There is a sense of destiny about Diego Simeone. The man in the dark suit operates with an unshakeable sense of belief in what he can do and what he can influence.
He barks orders for 90 minutes – every game - at every one of his players. He grimaces. He goes to his knees. He trundles from one side of the technical area to the other. He coaches the Atletico Madrid fans as intently as he coaches the players, pleading with them for more support when he sees the need.
Antoine Griezmann at any other club, with any other manager, would very clearly be marked out as the super star. He can do things with his feet and in his head that his team mates cannot do. But what marks him out as the best player on the team is that he works just as hard as they do. If he didn’t he wouldn’t get to play under the man they call el Cholo. Against Leicester,where Atleti drew 1-1, he performed Maradona-esque slaloms through the middle and popped up in his own area for overhead clearances.
Simeone has players who will not only run through brick walls for him but, quite literally in the case of goal scorer Saul Niguez, ones who will piss blood for him.
It is unbelievable that he has transformed that club – so long a shambling, profligate, soft-centred mess - into one of the best teams in world.
“When you talk about the great of Europe you have to put an economic and financial slant on things,” he says. “The greats are Bayern Munich, Barcelona, Real Madrid.
"But from a sporting point of view we are definitely competitive. When I say we are not one of the greats I mean in that sense, not in a sporting sense.”
He has broken the Real – Barcelona duopoly, earned big trophies, made super stars of his players and ensured a safe passage to a new, ultra-modern stadium. He has done for Atletico what Sir Alex Ferguson and Arsene Wenger did for Manchester United and Arsenal combined and has done it in about a quarter of the time.
"It is great to be in the semi-finals for the third time in four years. Looking back at the first day I arrived at the club I said my desire was to make Atletico Madrid competitive against every team we played against. It is satisfying now to say we are a competitive outfit,” he said.
What he has yet not managed to do is to shake the eternal sense of dread that accompanies Atletico into every meaningful battle with Real Madrid on a European stage.
Three semis in four years is a formidable record but the ugly truth masking that achievement is that Atleti’s neighbours have put them out on all three occasions. The man in the dark suit is most vulnerable against the men in white.
Atletico might be the equal to their city rivals most seasons in the Spanish league these days – and have indeed won the title more recently than their more illustrious counterparts - but there is no doubting the psychological hurdle that Real present on the continent.
Simeone was a broken man in the bowls of the San Siro last May after Cristiano Ronaldo ended their quest for a first-ever Champions League title by slotting home the winning penalty.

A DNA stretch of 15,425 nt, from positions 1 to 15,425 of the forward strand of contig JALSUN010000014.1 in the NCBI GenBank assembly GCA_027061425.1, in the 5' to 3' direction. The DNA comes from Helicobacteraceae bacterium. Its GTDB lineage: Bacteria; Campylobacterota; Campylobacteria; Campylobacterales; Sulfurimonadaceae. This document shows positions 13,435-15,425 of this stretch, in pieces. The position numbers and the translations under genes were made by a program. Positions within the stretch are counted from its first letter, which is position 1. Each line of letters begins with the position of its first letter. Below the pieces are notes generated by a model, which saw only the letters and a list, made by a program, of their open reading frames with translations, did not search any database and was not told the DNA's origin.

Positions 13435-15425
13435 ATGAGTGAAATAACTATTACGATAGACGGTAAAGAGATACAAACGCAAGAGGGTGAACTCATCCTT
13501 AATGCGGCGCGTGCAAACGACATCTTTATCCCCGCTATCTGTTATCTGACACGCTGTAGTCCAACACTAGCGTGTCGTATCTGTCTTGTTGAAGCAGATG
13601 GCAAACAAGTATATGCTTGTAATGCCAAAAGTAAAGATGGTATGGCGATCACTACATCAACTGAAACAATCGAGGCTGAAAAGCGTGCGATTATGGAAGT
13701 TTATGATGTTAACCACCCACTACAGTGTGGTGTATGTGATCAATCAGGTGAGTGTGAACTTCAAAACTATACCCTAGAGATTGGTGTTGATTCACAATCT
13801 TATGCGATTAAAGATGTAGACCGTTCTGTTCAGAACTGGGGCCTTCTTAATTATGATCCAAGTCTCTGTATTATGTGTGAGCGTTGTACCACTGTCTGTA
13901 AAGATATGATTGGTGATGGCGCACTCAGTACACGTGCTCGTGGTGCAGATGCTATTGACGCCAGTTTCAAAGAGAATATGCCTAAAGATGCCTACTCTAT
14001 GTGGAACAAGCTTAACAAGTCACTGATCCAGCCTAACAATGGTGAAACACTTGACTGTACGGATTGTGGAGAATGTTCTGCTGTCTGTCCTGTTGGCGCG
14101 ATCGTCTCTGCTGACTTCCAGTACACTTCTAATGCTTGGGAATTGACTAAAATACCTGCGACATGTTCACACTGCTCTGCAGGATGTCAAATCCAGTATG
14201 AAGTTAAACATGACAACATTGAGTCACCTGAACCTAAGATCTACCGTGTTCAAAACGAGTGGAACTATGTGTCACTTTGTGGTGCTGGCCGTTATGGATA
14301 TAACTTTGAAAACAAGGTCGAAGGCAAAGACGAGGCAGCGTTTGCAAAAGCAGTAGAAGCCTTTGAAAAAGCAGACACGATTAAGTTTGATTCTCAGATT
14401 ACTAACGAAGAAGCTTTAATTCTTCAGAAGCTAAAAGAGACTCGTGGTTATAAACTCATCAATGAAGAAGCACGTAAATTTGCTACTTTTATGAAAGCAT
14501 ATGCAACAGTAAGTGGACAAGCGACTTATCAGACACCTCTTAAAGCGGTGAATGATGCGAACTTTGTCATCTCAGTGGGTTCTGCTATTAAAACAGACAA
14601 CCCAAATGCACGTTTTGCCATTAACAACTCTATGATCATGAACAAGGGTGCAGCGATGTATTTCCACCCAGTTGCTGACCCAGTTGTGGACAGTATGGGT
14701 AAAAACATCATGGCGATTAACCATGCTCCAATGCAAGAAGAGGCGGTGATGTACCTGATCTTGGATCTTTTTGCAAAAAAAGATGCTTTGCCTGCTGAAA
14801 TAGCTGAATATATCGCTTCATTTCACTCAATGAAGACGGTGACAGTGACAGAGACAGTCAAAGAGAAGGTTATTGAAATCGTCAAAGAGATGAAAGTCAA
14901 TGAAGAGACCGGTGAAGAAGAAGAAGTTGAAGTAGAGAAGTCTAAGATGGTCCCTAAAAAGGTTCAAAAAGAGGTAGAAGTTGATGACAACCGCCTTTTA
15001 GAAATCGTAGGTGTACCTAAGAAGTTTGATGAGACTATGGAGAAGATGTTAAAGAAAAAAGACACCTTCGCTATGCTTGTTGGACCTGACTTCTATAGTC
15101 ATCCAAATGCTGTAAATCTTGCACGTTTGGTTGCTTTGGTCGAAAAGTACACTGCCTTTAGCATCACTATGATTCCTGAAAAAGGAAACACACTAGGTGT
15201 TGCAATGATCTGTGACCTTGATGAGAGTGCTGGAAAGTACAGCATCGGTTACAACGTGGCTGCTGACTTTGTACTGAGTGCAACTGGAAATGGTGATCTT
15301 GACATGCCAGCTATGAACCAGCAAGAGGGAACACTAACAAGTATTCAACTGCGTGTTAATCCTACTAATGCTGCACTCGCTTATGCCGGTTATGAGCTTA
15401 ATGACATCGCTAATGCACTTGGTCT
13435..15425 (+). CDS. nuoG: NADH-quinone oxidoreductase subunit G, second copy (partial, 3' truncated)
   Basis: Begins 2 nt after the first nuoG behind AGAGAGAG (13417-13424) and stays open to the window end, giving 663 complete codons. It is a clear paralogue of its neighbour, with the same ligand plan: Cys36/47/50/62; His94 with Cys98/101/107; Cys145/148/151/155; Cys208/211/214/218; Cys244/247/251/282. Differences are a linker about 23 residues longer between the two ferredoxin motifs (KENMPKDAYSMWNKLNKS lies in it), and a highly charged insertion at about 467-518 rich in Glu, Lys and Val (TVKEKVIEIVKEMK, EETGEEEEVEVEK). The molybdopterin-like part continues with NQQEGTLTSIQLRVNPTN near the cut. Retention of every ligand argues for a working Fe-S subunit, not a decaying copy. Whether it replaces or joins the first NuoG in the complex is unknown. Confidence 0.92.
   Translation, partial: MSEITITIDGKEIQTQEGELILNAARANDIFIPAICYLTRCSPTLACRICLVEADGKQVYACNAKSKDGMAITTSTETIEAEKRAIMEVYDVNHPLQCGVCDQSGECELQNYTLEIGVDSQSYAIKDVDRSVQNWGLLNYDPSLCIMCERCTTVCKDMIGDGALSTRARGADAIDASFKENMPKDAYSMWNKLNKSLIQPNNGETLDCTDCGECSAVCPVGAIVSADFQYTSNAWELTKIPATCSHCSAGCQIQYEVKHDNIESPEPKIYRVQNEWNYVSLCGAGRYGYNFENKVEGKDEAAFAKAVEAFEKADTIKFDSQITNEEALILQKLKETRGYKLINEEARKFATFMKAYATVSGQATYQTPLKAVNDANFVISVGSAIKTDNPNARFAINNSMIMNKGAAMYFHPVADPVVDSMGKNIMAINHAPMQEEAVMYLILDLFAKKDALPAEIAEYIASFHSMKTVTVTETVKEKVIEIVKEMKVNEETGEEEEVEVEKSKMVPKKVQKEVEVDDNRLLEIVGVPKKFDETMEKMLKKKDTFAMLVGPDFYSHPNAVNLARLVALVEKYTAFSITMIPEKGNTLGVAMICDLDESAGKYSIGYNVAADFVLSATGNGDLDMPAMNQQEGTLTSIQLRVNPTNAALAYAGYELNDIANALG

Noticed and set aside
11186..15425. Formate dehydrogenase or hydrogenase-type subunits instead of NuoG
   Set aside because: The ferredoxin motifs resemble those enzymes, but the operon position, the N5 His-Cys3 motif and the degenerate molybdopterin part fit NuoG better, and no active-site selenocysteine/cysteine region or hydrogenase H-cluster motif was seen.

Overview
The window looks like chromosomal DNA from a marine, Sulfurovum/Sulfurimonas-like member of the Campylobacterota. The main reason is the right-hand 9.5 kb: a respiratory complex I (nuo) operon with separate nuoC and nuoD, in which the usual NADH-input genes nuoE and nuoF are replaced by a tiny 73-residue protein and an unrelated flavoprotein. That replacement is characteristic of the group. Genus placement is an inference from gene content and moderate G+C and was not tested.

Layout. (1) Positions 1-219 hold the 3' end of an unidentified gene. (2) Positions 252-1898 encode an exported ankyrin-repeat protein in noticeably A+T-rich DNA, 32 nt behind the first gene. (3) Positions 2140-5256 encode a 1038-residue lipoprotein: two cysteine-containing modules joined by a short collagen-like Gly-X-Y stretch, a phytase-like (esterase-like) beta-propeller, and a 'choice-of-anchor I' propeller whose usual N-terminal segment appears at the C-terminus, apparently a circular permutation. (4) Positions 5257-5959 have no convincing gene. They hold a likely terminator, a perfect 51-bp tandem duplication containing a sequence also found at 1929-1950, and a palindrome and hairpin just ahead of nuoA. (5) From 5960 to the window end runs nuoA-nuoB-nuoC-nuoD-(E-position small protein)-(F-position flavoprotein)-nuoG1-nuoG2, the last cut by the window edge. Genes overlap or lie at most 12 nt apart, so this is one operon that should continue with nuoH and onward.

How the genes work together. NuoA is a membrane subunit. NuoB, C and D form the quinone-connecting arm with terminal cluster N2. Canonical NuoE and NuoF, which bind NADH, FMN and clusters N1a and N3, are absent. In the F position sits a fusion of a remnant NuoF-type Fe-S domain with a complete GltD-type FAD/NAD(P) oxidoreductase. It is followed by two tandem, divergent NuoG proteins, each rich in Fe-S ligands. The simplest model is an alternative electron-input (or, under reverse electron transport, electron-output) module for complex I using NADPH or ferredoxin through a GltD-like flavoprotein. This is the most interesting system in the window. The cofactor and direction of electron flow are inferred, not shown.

Atletico were the better team, subdued Real and put them on the rack. They could not however kill them off. Real proceeded to inflict more damage on a team with the world’s biggest inferiority complex. Ronaldo expects to win those games; Atletico expect to lose.
They go into those fixtures as if the script is already written but even foreknowledge is not enough to quell the heartbreak.
Simeone must have wished that Carlo Ancelotti would do him a favour against Real at the Bernabeu and have his Bayern Munich knock them out of Atletico’s path once and for all. If Real could have been taken out without Atletico even having to face them then truly it could be believed that they would win the competition.
But Real endure; they have again been spared that one, big damaging defeat that would expose them for the frail unit that many believe they are.
Simeone though has his own story to tell before upping sticks. He refused to be drawn on his future at Leicester – saying only that his focus now lay solely on Espanyol at the weekend – but it is hard to avoid the topic.
One journalist covering Atletico asked if winning the Champions League would finish his journey with the club.
Meanwhile all the British journalists at the King Power were looking for a hint as to his potential movements at the end of the season.
One enquired whether not he spoke English well. Another asked if nights like that would inspire him to manage in the Premier League. He skilfully deflected it.
Meanwhile speculation grows in Italy that a job is lined up at mega-rich Inter. As of right now nothing is certain. There is a Champions League to be won and a new house to move into. After that, we’ll see what lies in store.
"In terms of the way forward for ourselves, we are just going to keep trying and trying and insisting and keeping going," he said.
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It is hard to avoid the suspicion that he is thinking of one team above all others.
Into Simeone’s visions Real Madrid loom. If the man in the dark suit is to fulfil his destiny he will have to kill the ghost.